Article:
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Alaska governor says he will veto education package unless lawmakers adopt his priorities

Iris Samuels and Sean Maguire, Anchorage Daily News, Alaska on

Published in News & Features

ANCHORAGE, Alaska — Gov. Mike Dunleavy said Tuesday that he would veto an education funding package approved by the Alaska Legislature unless lawmakers adopt his top education priorities by the middle of March.

"It's half a coin. It's a three-legged horse, meaning it's not going to run very far," Dunleavy said. "We can fix that."

Dunleavy's comments set up what is likely to be two tense weeks in the Capitol. Lawmakers had already gone through tough negotiations to agree on the funding bill they had adopted, and some indicated soon after Dunleavy's news conference that further negotiations were not guaranteed to yield the result that the governor sought.

The governor's priorities include a provision to pay Alaska teachers annual bonuses of between $5,000 for urban schools and $15,000 for rural schools — at a cost of around $59 million per year — as well as a provision that would allow additional charter schools to be approved by a state board of education made up of the governor's appointees.

The provisions were kept out of a bill that lawmakers adopted to add roughly $175 million annually to the state's education budget. The amount was less than half of what education advocates said was needed to account for more than six years without a permanent increase to the formula used to calculate per-student funding.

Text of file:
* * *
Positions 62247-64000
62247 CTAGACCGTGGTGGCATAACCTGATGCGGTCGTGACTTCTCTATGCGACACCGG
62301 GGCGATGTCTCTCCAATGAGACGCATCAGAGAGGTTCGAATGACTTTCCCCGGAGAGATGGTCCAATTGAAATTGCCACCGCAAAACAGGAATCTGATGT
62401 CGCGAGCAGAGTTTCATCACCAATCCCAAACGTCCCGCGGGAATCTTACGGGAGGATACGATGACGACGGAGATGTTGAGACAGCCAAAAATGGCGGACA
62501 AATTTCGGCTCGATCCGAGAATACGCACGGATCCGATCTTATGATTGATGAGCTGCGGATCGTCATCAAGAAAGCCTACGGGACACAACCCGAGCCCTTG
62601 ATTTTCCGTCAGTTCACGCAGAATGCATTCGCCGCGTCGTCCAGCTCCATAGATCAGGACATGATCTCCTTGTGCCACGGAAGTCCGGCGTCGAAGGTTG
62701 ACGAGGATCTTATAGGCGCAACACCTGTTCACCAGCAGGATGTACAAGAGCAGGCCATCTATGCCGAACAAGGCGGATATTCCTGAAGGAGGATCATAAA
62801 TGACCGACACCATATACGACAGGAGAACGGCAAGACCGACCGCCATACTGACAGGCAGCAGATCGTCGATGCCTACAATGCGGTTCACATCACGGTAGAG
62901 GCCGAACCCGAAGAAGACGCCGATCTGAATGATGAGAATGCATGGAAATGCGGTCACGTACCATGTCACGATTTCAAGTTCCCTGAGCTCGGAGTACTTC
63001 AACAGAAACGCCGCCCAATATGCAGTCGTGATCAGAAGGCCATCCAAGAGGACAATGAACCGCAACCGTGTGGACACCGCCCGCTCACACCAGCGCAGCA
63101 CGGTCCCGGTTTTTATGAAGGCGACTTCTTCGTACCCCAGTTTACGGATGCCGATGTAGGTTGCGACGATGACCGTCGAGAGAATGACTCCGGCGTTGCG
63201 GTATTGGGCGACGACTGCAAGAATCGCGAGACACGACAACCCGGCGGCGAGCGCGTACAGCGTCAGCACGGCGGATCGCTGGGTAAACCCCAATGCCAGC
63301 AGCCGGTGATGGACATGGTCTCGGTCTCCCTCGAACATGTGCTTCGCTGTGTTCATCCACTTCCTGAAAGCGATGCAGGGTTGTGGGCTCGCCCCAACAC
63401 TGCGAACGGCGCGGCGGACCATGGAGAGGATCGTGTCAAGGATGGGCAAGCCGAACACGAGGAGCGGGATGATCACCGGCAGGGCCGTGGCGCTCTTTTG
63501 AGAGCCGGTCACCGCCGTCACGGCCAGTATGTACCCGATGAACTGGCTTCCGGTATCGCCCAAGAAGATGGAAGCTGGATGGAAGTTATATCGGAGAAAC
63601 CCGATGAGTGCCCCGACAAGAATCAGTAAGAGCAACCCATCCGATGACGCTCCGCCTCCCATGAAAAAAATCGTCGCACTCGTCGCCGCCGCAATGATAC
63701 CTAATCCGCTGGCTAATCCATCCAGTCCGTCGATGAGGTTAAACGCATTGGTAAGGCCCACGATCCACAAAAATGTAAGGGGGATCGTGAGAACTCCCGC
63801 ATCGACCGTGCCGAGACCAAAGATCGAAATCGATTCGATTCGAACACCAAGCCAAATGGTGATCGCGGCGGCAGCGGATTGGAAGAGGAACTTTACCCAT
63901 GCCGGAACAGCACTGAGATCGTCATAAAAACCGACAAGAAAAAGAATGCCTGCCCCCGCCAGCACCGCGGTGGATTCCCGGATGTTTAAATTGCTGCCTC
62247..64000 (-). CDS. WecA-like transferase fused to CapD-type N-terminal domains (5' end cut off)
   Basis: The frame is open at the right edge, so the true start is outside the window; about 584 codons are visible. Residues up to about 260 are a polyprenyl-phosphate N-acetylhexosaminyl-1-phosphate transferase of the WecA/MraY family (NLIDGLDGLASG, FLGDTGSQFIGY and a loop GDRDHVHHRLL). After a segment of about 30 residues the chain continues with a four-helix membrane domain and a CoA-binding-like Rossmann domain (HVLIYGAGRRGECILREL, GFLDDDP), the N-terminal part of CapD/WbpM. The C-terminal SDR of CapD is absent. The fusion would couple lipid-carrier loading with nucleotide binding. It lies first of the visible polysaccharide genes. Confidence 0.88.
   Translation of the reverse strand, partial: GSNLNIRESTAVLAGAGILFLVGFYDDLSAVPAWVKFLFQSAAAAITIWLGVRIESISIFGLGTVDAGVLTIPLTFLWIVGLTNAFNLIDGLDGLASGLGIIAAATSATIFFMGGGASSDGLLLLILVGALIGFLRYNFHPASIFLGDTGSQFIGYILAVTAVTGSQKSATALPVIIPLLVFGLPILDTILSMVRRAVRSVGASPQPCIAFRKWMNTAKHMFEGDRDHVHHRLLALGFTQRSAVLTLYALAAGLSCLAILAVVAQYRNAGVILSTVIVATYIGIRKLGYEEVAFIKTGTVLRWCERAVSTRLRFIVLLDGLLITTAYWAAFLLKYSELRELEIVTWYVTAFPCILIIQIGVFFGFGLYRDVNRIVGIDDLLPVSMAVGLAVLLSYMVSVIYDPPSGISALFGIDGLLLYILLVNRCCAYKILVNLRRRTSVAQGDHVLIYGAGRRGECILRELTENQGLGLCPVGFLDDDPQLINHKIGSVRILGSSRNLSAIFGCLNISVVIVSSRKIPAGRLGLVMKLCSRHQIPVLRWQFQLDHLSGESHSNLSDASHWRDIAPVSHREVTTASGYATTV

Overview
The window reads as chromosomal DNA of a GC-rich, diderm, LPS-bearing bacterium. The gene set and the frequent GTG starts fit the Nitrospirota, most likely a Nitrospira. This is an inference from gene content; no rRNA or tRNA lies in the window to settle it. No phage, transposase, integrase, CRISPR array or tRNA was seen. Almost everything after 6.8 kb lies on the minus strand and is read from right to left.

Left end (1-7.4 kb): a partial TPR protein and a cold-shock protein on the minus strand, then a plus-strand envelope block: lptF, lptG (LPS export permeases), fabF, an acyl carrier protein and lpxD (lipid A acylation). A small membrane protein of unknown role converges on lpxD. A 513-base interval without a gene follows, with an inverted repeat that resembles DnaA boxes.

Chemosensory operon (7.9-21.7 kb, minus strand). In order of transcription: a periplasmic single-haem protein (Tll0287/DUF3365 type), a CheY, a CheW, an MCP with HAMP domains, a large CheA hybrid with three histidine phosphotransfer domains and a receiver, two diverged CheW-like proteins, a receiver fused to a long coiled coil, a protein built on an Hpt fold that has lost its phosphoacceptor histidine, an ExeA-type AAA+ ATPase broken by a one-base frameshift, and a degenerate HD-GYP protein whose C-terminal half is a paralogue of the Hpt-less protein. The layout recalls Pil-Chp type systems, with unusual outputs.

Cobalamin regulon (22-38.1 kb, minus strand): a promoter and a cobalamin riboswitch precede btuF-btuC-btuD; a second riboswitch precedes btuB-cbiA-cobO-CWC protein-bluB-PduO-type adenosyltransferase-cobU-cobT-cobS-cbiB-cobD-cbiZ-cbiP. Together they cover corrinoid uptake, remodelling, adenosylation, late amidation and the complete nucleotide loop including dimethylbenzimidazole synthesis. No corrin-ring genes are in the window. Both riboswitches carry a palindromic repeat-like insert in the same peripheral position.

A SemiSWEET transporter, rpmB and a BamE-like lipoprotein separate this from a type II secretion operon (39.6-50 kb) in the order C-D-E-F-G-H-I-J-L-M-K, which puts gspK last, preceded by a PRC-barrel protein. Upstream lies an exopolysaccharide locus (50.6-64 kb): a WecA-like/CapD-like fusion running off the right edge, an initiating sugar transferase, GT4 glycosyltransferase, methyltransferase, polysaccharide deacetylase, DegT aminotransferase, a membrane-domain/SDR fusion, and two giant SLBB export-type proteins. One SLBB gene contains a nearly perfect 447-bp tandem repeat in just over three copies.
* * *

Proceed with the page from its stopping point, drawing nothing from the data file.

The package, approved overwhelmingly by lawmakers after days of back-and-forth, also includes around $10 million annually for assisting kids in kindergarten through third grade in learning to read; $14.5 million for home-schooled students; $7.5 million for student transportation; a provision to increase internet speeds for schools; and a charter school coordinator position.


During an hourlong news conference held in Anchorage on Tuesday, Dunleavy said he wanted lawmakers to pass his priorities to earn support for what they had agreed on so far. Under state law, the governor has until March 14 to either sign or veto the bill.

"I think we get both things across the finish line, but if for some reason we don't, then that'll be it for reform in Alaska, I think, for years," Dunleavy said.

Dunleavy repeatedly cited an Anchorage Daily News editorial published earlier in the month that he said backed his calls for teacher bonuses, the expansion of charter schools and a modest boost to the per-student funding formula with an emphasis on putting money into classrooms. The ADN editorial board operates independently from the newsroom.

Alaska's threshold for overriding a governor's veto — two-thirds of lawmakers — is one of the highest in the nation. In a vote last month, lawmakers failed to override Dunleavy's veto of more than $87 million in one-time funding from the current education budget.


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(c)2024 the Alaska Dispatch News (Anchorage, Alaska) Distributed by Tribune Content Agency, LLC.


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